• Composite video displays work as a TV set and are disappear- ing because the resolution available is too low. Video signals • Composite video signals include not only video but sync pulses. • Modern video displays can be either color or monochrome dis- plays. green or paper-white.32 • Integrated drive electronics (IDE): IDE allows many disk 5. • Monochrome displays usually display information in amber. . • Most modern video systems use direct video signals that are generated with separate sync signals. and a color burst. CYH/Notes/CSP/8/p. sync pedestals.31 CYH/Notes/CSP/8/p. • Composite video signals were designed to emulate television signals so that a home television receiver could function as a video monitor. Video displays drives to be connected to a system without worrying about the bus conflicts or controller conflicts.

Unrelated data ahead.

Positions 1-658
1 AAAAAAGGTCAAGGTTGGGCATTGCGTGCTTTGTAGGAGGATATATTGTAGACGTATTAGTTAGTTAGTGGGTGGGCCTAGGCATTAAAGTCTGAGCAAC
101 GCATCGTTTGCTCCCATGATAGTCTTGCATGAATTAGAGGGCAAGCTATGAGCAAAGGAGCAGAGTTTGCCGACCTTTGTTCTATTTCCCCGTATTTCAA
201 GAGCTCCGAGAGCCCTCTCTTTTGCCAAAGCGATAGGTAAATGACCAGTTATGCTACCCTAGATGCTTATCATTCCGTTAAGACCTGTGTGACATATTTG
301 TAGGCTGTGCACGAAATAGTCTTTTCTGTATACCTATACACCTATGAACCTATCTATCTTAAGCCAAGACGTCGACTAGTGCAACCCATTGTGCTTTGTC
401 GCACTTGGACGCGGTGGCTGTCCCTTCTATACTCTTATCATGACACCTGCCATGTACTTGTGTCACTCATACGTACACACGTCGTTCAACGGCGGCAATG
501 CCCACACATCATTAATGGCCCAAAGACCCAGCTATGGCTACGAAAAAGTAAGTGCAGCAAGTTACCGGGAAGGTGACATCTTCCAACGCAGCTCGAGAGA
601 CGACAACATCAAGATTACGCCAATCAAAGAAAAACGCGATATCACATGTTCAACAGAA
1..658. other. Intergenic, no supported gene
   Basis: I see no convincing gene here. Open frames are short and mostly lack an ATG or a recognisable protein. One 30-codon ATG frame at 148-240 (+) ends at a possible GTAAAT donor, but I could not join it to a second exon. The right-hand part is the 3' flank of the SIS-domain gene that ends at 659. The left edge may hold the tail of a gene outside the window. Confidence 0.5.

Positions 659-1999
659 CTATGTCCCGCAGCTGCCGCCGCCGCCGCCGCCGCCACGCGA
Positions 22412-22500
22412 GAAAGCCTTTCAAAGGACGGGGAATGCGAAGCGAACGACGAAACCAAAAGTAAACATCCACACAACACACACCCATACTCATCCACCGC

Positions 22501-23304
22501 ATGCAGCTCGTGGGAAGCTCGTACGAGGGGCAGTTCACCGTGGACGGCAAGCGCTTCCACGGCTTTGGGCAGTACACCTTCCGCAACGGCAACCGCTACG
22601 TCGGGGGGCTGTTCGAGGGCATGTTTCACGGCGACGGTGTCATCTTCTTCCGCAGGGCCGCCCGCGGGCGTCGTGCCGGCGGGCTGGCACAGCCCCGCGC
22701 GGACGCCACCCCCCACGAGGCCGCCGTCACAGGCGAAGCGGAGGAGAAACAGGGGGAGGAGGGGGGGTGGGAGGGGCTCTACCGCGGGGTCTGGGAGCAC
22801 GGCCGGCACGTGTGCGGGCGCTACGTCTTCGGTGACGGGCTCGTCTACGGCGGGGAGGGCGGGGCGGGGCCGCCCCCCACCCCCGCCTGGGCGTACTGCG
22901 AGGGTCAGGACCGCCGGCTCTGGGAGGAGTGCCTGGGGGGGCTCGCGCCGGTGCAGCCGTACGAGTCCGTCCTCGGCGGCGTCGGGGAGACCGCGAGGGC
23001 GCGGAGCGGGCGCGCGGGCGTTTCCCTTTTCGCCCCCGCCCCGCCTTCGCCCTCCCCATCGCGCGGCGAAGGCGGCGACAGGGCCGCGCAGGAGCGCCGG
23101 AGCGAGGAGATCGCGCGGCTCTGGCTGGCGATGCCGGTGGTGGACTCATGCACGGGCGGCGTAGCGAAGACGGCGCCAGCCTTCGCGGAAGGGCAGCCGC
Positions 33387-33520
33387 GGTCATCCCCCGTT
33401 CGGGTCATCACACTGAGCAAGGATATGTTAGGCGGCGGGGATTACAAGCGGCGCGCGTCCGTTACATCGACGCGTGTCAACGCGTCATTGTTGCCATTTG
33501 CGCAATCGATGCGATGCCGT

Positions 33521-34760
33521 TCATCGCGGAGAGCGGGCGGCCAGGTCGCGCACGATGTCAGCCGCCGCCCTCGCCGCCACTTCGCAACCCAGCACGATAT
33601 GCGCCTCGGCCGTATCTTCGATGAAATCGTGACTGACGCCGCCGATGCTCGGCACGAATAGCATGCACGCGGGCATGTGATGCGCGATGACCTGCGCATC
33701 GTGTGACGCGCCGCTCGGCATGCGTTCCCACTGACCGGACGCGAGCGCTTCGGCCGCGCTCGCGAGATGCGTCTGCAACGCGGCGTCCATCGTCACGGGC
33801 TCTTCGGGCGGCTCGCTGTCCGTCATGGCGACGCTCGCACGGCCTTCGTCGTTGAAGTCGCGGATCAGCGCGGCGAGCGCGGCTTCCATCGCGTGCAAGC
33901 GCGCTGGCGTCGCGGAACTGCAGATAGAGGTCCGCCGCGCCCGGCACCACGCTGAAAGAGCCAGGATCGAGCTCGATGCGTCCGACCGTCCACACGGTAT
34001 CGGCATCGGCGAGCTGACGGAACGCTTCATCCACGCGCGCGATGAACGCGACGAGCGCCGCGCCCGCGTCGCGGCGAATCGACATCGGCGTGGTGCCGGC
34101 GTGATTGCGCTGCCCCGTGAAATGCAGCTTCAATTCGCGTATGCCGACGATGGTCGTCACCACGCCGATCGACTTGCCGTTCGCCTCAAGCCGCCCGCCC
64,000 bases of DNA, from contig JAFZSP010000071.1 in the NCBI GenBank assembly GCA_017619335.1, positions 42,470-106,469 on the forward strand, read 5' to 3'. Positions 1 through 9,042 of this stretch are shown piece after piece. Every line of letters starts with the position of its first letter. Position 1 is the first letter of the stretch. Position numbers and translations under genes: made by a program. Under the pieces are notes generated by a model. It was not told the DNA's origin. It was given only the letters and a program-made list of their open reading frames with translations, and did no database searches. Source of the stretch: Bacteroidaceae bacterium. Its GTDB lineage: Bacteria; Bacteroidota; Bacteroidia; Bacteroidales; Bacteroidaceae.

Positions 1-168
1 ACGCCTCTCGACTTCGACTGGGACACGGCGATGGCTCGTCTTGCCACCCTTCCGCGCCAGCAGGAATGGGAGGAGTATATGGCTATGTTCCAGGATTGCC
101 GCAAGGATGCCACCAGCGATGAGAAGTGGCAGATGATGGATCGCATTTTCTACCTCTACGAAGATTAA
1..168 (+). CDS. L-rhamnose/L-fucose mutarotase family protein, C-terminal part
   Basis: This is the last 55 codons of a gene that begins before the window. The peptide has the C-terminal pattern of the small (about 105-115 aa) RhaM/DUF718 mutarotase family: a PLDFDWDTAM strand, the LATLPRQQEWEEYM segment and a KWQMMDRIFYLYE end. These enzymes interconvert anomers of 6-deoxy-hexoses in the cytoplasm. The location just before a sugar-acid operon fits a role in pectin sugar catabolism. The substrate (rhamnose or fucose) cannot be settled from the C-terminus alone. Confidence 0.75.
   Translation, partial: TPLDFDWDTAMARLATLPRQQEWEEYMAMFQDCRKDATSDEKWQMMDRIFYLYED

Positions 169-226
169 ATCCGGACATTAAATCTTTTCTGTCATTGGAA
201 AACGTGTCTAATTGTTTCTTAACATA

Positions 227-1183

• It uses TTL level signals (0 or 5v) as video inputs and a 4th line called intensity to allow a change in intensity. • Pin normal video is used on a monochrome monitor for the luminance or brightness signal. • Depending on the standard. • Analog RGB monitors can display more than 16 colors as their video signal is analog (0-7V).33 CYH/Notes/CSP/8/p.34 • A monochrome monitor uses one wire for video. • A RGB monitors uses 3 video signals for deliver red. green and blue video information. the number of colors can be 256K. CYH/Notes/CSP/8/p. • It is used in the CGA (color graphics adapter) system. one for hori- zontal sync and one for vertical sync. TTL RGB monitor • The RGB monitor is available as either an analog or TTL monitor. Analog RGB monitor • The RGB video TTL display can display a total of 16 different colors. 16M or 24M. .